High court pick Gorsuch could help decide fate of Trump's climate policy

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WASHINGTON, March 30 (Reuters) - Donald Trump's Supreme Court nominee could help decide the fate of his moves to undo climate-related U.S. regulations, but legal experts said Neil Gorsuch's judicial record makes it hard to predict whether as a justice he would back a sweeping rollback.

If confirmed to the lifetime job by the Senate, the Colorado-based federal appeals court judge would restore the court's 5-4 conservative majority. The Senate is planning an April 7 confirmation vote although many Democrats are fighting to block Gorsuch.

On the court, Gorsuch could become a pivotal vote on the Republican president's deregulation agenda, along with fellow conservative Anthony Kennedy, who sometimes joins the court's four liberals in close cases.

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Judge Neil Gorsuch speaks, after US President Donald Trump nominated him for the Supreme Court, at the White House in Washington, DC, on January 31, 2017. President Donald Trump on nominated federal appellate judge Neil Gorsuch as his Supreme Court nominee, tilting the balance of the court back in the conservatives' favor.

(NICHOLAS KAMM/AFP/Getty Images)

Judge Neil Gorsuch (C) and his wife Marie Louise look on, after US President Donald Trump nominated him for the Supreme Court, at the White House in Washington, DC, on January 31, 2017. President Donald Trump nominated federal appellate judge Neil Gorsuch as his Supreme Court nominee, tilting the balance of the court back in the conservatives' favor.

(BRENDAN SMIALOWSKI/AFP/Getty Images)

Judge Neil Gorsuch (L) and his wife Marie Louise look on, after US President Donald Trump nominated him for the Supreme Court, at the White House in Washington, DC, on January 31, 2017. Trump named Judge Neil Gorsuch as his Supreme Court nominee.

(BRENDAN SMIALOWSKI/AFP/Getty Images)

Judge Neil Gorsuch speaks, after US President Donald Trump nominated him for the Supreme Court, at the White House in Washington, DC, on January 31, 2017. President Donald Trump on nominated federal appellate judge Neil Gorsuch as his Supreme Court nominee, tilting the balance of the court back in the conservatives' favor.

(BRENDAN SMIALOWSKI/AFP/Getty Images)

Swearing in of Coloradan Neil M. Gorsuch as the newest member of the, United States Court Of Appeals For The Tenth Circuit, with his wife Louise Gorsuch, holding the bible, and his two daughters, Belinda Gorsuch age 4, and Emma Gorsuch age 6.

(Denver Post Photo By John Prieto)

U.S. President Donald Trump steps back as Neil Gorsuch (L) approaches the podium after being nominated to be an associate justice of the U.S. Supreme Court at the White House in Washington, D.C., U.S., January 31, 2017.

(REUTERS/Carlos Barria)

Robert Hoyt, left, General Counsel of the Department of the Treasury, is congratulated by Secretary of the Treasury Henry Paulson as Judge Neil Gorsuch with the US Court of Appeals for the Tenth Circuit, looks on in the Cash room of the Treasury Building in Washington, D.C., Friday, January 5, 2007.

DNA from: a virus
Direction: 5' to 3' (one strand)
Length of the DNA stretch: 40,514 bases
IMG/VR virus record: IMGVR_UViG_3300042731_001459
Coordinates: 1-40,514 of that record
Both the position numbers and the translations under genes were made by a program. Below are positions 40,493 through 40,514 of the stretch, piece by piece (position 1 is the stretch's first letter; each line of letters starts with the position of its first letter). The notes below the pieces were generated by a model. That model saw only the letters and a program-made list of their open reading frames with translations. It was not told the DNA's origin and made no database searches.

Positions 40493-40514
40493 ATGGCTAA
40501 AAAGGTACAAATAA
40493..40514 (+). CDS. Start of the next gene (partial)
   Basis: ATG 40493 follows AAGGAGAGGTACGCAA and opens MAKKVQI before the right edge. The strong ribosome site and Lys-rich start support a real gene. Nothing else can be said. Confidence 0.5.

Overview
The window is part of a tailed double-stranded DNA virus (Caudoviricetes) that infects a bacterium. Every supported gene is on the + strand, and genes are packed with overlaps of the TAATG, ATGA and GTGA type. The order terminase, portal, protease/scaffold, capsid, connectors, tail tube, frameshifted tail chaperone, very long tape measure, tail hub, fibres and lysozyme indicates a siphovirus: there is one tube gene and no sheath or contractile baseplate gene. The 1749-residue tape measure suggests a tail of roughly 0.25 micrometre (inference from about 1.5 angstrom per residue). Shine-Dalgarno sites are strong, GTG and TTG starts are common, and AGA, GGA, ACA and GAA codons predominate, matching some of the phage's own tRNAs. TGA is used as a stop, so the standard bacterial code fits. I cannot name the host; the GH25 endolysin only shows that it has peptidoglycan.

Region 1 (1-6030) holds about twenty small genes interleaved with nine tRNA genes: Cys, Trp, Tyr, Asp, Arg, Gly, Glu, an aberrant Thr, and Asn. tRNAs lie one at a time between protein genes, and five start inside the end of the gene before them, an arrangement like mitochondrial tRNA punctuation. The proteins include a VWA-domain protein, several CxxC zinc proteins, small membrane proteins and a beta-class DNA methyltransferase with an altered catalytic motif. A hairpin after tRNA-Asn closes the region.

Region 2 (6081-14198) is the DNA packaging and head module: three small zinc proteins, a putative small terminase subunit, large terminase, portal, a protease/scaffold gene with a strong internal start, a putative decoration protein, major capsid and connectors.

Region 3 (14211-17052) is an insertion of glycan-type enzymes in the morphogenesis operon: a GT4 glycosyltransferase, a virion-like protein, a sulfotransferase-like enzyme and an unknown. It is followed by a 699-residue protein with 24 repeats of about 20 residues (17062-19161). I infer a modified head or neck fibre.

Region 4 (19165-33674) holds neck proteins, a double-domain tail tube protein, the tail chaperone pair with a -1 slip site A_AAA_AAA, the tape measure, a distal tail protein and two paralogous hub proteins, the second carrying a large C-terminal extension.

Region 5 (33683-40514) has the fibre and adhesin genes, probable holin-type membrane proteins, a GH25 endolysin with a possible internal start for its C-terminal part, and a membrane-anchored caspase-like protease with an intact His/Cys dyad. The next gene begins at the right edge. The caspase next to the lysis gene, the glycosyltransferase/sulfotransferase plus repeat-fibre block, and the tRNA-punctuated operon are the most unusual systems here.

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Neil Gorsuch speaks after U.S. President Donald Trump announces his nomination of Gorsuch to be an associate justice of the U.S. Supreme Court at the White House in Washington, D.C., U.S., January 31, 2017.

(REUTERS/Carlos Barria)

U.S. President Donald Trump announces his nomination of Neil Gorsuch to be an associate justice of the U.S. Supreme Court as Gorsuch (R) stands with his wife Marie Louise at the White House in Washington, D.C., U.S., January 31, 2017.

(REUTERS/Carlos Barria)

Swearing in of Coloradan Neil M. Gorsuch as the newest member of the, United States Court Of Appeals For The Tenth Circuit, with his wife Louise Gorsuch, holding the bible, and his two daughters, Belinda Gorsuch age 4, and Emma Gorsuch age 6.

(Denver Post Photo By John Prieto)

Neil Gorsuch stands with his wife Marie Louise as U.S. President Donald Trump announces his nomination of Gorsuch to be an associate justice of the U.S. Supreme Court at the White House in Washington, D.C., U.S., January 31, 2017.

(REUTERS/Carlos Barria)

Judge Neil Gorsuch speaks, after US President Donald Trump nominated him for the Supreme Court, at the White House in Washington, DC, on January 31, 2017. President Donald Trump on nominated federal appellate judge Neil Gorsuch as his Supreme Court nominee, tilting the balance of the court back in the conservatives' favor.

(BRENDAN SMIALOWSKI/AFP/Getty Images)

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That agenda includes Trump's effort to kill Democratic former President Barack Obama's so-called Clean Power Plan, blocked by the high court last year, aimed at reducing climate-warming carbon emissions from mainly coal-fired power plants. Trump on Tuesday signed an executive order kicking off a lengthy review process that environmental groups and Democratic-governed U.S. states have promised to challenge in court.

Gorsuch's views on issues related to climate change are unclear. His mother headed the U.S. Environmental Protection Agency under Republican former President Ronald Reagan for two years in the 1980s.

Gorsuch was not asked about climate issues during his Senate Judiciary Committee confirmation hearing last week. In his 11 years as a judge, the only major ruling touching upon climate policy came in 2015 when he was on a three-judge panel that upheld a Colorado measure requiring power generators to ensure a fifth of their electricity came from renewable sources.

A 2016 case on federal agency power is potentially more instructive on how he might approach broad moves to slash current regulation, according to experts.

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Where SCOTUS nominee Neil Gorsuch stands on key issues
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Where SCOTUS nominee Neil Gorsuch stands on key issues

Supreme Court nominee Neil Gorsuch looks on as Senate Judiciary Committee. President Donald Trump has nominated Judge Gorsuch to the Supreme Court to fill the seat that had left vacant with the death of Associate Justice Antonin Scalia in February 2016.

(Photo by Drew Angerer/Getty Images)

Abortion